Are conspiracy theories on the rise?
James Tilley, Professor of Politics, has been exploring why we believe in conspiracy theories, if they are increasing in an age of digital communication and whether belief in them is affected by partisan views.
In a BBC Radio 4 programme, he discusses the possibility that we are living in a ‘golden age’ for political conspiracies. Focusing on what these beliefs show us about voters and politicians, Prof Tilley takes an interdisciplinary approach to the dissemination, appeal and thinking behind conspiracy theories.
Prof Tilley’s BBC News article accompanies the radio documentary, focusing on why people believe in conspiracy theories – and how this translates into everyday political thought. He argues that conspiracies are not limited to a particular political standpoint. Instead, they are evidence of how we seek to find stories behind events. Often, these stories turn into a case of “good versus evil”, where the othered group is blamed for a perceived negative event.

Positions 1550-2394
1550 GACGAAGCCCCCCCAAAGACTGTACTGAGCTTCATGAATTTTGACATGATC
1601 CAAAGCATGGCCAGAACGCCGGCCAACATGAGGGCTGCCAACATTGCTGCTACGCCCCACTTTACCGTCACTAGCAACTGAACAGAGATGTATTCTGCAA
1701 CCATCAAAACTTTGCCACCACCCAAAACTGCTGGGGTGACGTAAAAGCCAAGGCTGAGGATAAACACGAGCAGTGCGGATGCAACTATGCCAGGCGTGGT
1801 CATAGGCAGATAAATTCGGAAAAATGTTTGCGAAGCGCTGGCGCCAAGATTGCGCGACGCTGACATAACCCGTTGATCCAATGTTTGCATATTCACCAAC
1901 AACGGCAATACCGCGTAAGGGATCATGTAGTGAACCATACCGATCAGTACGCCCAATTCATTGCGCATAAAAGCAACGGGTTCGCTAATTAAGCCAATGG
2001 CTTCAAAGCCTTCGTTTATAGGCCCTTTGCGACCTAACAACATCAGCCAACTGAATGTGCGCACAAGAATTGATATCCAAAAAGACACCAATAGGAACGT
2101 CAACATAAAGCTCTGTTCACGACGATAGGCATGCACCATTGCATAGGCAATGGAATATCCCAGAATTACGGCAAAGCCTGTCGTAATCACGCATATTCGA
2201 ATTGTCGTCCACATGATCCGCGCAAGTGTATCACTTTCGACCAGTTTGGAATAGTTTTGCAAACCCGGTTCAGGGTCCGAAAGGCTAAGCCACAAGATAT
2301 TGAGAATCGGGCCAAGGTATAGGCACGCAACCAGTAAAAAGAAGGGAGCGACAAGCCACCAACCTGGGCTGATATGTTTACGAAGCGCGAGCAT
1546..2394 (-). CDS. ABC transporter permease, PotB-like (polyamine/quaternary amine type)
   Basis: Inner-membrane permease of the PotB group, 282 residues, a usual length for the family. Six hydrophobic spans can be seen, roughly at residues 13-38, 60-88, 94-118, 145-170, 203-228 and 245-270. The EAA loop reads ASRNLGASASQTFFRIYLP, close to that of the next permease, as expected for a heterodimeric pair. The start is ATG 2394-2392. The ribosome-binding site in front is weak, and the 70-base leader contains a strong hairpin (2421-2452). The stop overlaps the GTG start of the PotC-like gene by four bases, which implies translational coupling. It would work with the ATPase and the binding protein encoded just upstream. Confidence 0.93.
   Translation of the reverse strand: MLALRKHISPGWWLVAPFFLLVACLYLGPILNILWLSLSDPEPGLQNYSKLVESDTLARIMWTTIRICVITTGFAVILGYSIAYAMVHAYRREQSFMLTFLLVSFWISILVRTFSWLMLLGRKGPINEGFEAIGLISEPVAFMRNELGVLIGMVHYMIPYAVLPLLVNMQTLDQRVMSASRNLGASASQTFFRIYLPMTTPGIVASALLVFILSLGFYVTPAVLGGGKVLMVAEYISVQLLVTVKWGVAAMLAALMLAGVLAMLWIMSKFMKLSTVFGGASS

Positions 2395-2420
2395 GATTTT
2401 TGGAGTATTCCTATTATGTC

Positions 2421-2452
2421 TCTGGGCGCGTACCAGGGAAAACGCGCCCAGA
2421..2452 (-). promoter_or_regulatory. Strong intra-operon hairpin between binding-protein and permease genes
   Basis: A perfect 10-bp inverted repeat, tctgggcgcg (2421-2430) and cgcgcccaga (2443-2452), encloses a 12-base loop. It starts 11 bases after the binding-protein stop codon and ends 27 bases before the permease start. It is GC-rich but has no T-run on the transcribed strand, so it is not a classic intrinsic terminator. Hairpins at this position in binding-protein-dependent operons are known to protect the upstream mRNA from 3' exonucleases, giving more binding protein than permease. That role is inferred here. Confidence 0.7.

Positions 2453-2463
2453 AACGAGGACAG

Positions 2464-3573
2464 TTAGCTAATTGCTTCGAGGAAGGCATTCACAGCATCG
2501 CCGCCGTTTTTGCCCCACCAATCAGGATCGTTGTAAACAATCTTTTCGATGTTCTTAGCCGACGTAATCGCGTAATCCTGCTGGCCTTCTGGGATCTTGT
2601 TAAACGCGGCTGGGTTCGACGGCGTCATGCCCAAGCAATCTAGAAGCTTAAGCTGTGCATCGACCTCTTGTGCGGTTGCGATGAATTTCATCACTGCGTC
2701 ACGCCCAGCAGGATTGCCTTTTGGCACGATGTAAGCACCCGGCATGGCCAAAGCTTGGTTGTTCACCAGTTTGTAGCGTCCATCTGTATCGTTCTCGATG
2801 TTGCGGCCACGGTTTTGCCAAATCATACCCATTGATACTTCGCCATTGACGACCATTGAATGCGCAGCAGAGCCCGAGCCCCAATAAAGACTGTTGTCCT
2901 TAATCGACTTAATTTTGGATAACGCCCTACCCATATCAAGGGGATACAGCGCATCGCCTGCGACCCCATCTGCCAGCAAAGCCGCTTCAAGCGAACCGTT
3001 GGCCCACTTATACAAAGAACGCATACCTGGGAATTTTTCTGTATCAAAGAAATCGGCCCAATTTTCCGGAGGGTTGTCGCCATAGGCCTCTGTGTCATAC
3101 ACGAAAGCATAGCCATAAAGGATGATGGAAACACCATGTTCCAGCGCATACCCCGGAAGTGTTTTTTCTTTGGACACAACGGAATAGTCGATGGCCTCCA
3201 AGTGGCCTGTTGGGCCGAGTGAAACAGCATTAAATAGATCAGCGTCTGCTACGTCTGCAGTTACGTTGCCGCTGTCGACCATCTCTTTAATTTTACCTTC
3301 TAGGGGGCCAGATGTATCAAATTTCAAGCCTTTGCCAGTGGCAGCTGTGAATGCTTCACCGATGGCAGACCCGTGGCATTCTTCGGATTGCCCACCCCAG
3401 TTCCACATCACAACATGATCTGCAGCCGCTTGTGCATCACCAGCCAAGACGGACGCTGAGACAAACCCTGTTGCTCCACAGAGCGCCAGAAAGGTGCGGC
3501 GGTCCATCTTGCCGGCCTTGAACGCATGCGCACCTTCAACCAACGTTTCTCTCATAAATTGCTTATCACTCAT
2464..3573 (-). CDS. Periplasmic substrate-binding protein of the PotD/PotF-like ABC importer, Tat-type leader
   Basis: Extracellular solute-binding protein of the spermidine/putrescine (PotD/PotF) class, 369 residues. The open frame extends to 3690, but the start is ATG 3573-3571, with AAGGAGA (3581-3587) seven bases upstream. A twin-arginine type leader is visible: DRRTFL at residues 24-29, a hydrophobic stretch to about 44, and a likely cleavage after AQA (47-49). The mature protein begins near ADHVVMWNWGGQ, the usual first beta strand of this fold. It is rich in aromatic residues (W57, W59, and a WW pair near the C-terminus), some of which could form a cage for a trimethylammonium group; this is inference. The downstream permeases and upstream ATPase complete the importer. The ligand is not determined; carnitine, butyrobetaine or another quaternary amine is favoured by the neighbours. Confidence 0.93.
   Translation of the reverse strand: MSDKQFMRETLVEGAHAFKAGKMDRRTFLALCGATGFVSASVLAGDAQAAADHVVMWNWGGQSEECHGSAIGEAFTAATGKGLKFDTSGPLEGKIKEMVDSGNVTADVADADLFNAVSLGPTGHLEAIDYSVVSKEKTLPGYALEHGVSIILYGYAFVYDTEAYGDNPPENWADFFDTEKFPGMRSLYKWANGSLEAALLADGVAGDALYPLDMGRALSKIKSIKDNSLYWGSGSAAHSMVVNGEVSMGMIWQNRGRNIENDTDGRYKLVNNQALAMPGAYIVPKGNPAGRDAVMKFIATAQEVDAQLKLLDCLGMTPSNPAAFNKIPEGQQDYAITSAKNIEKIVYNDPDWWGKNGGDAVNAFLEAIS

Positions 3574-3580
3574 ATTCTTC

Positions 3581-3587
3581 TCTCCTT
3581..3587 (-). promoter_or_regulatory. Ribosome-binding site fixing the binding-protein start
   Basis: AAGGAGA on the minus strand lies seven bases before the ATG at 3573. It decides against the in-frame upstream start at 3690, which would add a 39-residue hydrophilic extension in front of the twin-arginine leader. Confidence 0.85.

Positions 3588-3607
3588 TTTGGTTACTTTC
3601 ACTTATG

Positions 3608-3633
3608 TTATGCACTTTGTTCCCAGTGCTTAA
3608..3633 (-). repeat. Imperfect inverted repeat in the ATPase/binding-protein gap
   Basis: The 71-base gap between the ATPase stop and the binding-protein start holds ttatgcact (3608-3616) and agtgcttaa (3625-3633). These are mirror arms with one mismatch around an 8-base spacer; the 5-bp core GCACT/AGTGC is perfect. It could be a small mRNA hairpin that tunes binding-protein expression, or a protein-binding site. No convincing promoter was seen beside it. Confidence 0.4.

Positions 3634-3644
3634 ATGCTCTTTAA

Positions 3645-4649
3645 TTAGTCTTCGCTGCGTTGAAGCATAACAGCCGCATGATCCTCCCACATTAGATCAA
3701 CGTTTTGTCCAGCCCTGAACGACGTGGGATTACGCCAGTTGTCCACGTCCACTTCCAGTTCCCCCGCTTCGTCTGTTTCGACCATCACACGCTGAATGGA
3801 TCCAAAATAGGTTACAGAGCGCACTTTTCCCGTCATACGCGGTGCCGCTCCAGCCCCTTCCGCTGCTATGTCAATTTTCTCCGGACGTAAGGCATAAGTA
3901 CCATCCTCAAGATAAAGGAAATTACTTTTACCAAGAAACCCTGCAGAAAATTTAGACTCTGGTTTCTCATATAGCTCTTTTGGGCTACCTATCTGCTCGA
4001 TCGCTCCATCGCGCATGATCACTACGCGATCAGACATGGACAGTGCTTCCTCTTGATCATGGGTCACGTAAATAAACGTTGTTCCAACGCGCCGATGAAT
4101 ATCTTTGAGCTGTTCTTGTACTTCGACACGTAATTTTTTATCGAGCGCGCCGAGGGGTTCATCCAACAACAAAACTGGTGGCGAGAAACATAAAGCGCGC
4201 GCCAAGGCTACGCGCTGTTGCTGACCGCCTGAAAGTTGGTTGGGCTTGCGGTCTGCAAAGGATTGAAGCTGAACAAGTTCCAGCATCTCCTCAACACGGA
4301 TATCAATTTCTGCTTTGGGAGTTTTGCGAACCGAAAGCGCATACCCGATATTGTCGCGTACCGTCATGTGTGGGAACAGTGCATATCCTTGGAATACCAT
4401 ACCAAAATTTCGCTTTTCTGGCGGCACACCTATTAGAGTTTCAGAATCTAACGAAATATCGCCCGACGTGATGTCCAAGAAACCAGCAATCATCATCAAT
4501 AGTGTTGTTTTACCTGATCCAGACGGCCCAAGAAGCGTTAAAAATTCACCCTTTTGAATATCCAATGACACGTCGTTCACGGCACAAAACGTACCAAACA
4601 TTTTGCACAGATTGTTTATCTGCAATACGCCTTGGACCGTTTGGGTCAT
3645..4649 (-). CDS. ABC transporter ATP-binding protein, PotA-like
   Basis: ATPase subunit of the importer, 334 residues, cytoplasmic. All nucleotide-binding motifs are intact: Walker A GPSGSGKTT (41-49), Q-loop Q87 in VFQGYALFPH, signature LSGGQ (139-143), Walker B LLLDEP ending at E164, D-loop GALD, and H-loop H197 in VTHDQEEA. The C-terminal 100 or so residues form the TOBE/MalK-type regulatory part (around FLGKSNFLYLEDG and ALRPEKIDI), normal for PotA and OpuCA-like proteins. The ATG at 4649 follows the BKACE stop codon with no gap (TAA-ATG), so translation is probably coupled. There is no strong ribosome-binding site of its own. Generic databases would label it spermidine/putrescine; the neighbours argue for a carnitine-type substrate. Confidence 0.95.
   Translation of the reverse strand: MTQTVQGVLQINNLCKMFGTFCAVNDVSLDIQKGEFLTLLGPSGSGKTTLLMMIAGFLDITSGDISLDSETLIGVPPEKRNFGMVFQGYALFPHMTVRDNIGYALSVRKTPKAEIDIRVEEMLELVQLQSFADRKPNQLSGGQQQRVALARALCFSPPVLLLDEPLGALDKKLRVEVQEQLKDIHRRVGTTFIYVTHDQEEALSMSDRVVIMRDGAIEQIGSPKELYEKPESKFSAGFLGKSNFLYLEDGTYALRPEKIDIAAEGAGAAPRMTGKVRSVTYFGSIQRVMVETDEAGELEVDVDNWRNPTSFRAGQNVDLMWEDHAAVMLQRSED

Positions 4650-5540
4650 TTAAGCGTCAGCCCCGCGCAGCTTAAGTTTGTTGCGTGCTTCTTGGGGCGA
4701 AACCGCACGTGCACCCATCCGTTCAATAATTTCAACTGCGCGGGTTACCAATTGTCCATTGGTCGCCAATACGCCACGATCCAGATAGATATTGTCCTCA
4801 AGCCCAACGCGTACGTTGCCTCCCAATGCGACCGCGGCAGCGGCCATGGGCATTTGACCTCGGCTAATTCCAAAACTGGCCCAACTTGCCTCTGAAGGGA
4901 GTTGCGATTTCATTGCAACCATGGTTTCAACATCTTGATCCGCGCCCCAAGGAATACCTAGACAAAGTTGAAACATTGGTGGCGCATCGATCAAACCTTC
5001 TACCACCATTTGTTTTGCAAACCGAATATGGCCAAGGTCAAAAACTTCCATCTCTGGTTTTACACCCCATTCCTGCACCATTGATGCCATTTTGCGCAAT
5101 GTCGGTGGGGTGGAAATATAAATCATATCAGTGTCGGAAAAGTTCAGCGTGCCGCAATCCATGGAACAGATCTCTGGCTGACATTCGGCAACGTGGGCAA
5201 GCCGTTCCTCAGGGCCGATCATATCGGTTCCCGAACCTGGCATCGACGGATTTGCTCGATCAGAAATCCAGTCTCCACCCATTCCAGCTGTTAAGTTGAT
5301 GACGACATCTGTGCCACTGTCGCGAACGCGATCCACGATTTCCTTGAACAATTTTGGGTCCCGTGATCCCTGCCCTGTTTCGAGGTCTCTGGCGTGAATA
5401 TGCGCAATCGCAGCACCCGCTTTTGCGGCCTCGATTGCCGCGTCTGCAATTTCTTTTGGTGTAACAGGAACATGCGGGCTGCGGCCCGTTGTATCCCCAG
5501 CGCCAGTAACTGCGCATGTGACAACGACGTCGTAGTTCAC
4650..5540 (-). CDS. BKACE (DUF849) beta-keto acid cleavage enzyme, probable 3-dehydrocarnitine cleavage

This work is a continuation of Prof Tilley’s research into politics and belief. In the past, he has worked with the BBC to discuss topics such as changing the UK’s voting age.